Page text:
We’re starting off with a bang. Leaving Denver, enter the mountains through Golden Gate Canyon State Park. This little state park outside of Golden is a great quick escape into the foothills and offers more aspen viewing than nearby Clear Creek Canyon when heading west out of the plains. Eventually you’ll hit the Peak to Peak highway, heading north through Nederland to Estes Park and the gateway to Rocky Mountain National Park. Enter the park and head up Trail Ridge Road, the highest continuous paved road in the lower 48. Trail Ridge takes you up and over the Continental Divide, rising up through pine and aspen forests to way above treeline; giving you uninterrupted views of the changing trees all the way over Colorado’s most famous national park. Once out of the park, you’ll head west over Rabbit Ears Pass to Steamboat Springs, taking the scenic route down back south behind the Gore Range. Once you hit I-70, head east to Vail and enjoy the Colorado alpine town in all its golden splendor.
I-70 near Vail, Colorado (Photo: Ben Thomas)
Bonus Hike: Bierstadt Lake in Rocky Mountain National Park. Make the most of your park entrance fee in Rocky Mountain National Park! Views stretch back into Glacier Gorge toward the Continental Divide and Longs Peak, with aspens changing below. Get more trail info here.
Leg 2: Vail to Crested Butte
via Aspen and Carbondale – MAP
Drive-time: 6 hours
This leg is the best of the best. Don’t get me wrong, everywhere on this list is spectacular, but the combination of Vail, Independence, McClure, and Kebler Passes might be beauty overload. Each pass alone could be a weekend (or week-long) trip. But here they combine to form leg two of our ultimate fall road trip. The driving distance on this leg is a bit shorter, but you’ll want every second to stop for photos and soak in the magnificence.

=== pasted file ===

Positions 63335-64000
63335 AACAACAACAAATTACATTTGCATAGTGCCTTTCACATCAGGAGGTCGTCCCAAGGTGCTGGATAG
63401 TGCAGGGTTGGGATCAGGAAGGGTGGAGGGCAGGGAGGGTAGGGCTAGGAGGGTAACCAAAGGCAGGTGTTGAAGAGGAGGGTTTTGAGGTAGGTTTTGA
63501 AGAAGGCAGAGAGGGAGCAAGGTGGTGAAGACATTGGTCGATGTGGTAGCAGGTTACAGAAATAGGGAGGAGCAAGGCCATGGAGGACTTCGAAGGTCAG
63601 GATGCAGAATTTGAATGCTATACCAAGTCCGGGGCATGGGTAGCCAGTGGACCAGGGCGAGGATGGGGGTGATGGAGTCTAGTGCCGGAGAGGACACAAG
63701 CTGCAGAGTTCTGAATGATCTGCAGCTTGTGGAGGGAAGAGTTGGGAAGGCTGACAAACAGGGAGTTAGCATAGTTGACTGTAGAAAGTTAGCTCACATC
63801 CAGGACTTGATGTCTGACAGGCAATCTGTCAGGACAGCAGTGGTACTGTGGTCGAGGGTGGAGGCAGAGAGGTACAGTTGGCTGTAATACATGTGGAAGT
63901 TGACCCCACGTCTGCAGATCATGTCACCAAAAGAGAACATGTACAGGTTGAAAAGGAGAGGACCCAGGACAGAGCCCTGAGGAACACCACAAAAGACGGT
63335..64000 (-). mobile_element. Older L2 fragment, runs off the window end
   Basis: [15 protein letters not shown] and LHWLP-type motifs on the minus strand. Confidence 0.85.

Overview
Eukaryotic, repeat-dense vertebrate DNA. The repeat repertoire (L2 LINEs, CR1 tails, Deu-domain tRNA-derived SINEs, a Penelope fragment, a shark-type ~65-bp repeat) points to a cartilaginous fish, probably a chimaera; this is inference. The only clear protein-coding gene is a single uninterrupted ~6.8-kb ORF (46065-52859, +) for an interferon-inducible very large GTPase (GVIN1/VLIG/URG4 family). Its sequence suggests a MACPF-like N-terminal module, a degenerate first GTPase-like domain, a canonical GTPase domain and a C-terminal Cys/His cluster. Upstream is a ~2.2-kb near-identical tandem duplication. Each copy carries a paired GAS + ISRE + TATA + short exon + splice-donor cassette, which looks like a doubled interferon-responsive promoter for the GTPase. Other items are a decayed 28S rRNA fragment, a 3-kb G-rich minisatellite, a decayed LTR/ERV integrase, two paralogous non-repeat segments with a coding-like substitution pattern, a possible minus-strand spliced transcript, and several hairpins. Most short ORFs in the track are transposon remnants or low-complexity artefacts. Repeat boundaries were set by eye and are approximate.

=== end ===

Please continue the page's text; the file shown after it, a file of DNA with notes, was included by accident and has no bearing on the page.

Head east on I-70 over Vail Pass and enjoy the huge aspen stands all the way up and over to Copper Mountain. Exit the highway at Copper and drive over Fremont Pass to Leadville and its mega-views of Mount Massive and the top of Colorado, Mount Elbert. Leadville was almost named the capital of Colorado and it’s a historic, atmospheric place to stop and walk around. When you leave, take CO-24 south to Twin Lakes, turning west onto CO-82. Here, heading up and over Independence Pass, the aspens go into overdrive, conveniently dropping you off in aptly-named Aspen. If you want to stop and hang out in Aspen for a bit, make sure to check out our Local’s Guide to Aspen for our favorite hikes, restaurants, and watering holes.
Capitol Ditch (Photo: Ben Thomas)